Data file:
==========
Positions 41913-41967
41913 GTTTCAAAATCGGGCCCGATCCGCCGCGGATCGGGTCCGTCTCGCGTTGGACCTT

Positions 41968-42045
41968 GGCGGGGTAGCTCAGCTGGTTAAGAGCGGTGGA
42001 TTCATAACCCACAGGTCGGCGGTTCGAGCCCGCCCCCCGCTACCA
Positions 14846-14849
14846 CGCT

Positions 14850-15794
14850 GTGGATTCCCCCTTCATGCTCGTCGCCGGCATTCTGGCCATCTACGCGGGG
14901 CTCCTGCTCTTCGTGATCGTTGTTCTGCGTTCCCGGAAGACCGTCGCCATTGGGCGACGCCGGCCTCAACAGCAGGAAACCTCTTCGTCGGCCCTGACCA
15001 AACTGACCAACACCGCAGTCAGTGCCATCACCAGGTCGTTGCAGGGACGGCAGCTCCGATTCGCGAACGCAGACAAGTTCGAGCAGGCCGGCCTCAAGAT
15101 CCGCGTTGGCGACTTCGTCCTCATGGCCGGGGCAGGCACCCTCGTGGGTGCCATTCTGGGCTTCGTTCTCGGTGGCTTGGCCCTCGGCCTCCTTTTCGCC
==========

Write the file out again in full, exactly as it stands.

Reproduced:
Positions 41913-41967
41913 GTTTCAAAATCGGGCCCGATCCGCCGCGGATCGGGTCCGTCTCGCGTTGGACCTT

Positions 41968-42045
41968 GGCGGGGTAGCTCAGCTGGTTAAGAGCGGTGGA
42001 TTCATAACCCACAGGTCGGCGGTTCGAGCCCGCCCCCCGCTACCA
Positions 14846-14849
14846 CGCT

Positions 14850-15794
14850 GTGGATTCCCCCTTCATGCTCGTCGCCGGCATTCTGGCCATCTACGCGGGG
14901 CTCCTGCTCTTCGTGATCGTTGTTCTGCGTTCCCGGAAGACCGTCGCCATTGGGCGACGCCGGCCTCAACAGCAGGAAACCTCTTCGTCGGCCCTGACCA
15001 AACTGACCAACACCGCAGTCAGTGCCATCACCAGGTCGTTGCAGGGACGGCAGCTCCGATTCGCGAACGCAGACAAGTTCGAGCAGGCCGGCCTCAAGAT
15101 CCGCGTTGGCGACTTCGTCCTCATGGCCGGGGCAGGCACCCTCGTGGGTGCCATTCTGGGCTTCGTTCTCGGTGGCTTGGCCCTCGGCCTCCTTTTCGCC